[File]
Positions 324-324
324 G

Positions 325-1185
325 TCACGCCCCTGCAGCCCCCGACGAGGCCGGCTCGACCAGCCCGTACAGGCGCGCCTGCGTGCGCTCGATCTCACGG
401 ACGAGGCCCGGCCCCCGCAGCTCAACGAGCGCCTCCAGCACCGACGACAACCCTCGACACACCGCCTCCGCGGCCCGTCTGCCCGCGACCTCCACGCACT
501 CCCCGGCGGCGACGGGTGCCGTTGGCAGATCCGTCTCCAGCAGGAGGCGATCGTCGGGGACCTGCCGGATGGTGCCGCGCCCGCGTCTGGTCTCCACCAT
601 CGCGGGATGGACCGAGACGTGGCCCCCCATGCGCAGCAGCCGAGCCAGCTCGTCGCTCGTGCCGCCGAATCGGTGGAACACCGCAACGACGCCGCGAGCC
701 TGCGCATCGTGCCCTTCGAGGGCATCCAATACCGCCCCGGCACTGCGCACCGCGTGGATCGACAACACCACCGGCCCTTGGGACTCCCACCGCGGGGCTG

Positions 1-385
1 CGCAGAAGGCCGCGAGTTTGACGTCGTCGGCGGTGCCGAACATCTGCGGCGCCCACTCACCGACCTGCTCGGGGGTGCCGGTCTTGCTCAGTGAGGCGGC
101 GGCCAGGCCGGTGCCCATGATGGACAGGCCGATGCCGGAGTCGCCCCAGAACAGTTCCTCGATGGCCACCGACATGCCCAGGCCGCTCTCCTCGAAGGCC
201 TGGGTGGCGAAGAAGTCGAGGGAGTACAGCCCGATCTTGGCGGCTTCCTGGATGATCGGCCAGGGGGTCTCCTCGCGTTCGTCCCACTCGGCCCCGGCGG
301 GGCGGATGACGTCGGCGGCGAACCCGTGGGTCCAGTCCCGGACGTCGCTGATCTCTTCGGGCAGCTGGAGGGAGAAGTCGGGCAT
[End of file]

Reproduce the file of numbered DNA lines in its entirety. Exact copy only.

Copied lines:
Positions 324-324
324 G

Positions 325-1185
325 TCACGCCCCTGCAGCCCCCGACGAGGCCGGCTCGACCAGCCCGTACAGGCGCGCCTGCGTGCGCTCGATCTCACGG
401 ACGAGGCCCGGCCCCCGCAGCTCAACGAGCGCCTCCAGCACCGACGACAACCCTCGACACACCGCCTCCGCGGCCCGTCTGCCCGCGACCTCCACGCACT
501 CCCCGGCGGCGACGGGTGCCGTTGGCAGATCCGTCTCCAGCAGGAGGCGATCGTCGGGGACCTGCCGGATGGTGCCGCGCCCGCGTCTGGTCTCCACCAT
601 CGCGGGATGGACCGAGACGTGGCCCCCCATGCGCAGCAGCCGAGCCAGCTCGTCGCTCGTGCCGCCGAATCGGTGGAACACCGCAACGACGCCGCGAGCC
701 TGCGCATCGTGCCCTTCGAGGGCATCCAATACCGCCCCGGCACTGCGCACCGCGTGGATCGACAACACCACCGGCCCTTGGGACTCCCACCGCGGGGCTG

Positions 1-385
1 CGCAGAAGGCCGCGAGTTTGACGTCGTCGGCGGTGCCGAACATCTGCGGCGCCCACTCACCGACCTGCTCGGGGGTGCCGGTCTTGCTCAGTGAGGCGGC
101 GGCCAGGCCGGTGCCCATGATGGACAGGCCGATGCCGGAGTCGCCCCAGAACAGTTCCTCGATGGCCACCGACATGCCCAGGCCGCTCTCCTCGAAGGCC
201 TGGGTGGCGAAGAAGTCGAGGGAGTACAGCCCGATCTTGGCGGCTTCCTGGATGATCGGCCAGGGGGTCTCCTCGCGTTCGTCCCACTCGGCCCCGGCGG
301 GGCGGATGACGTCGGCGGCGAACCCGTGGGTCCAGTCCCGGACGTCGCTGATCTCTTCGGGCAGCTGGAGGGAGAAGTCGGGCAT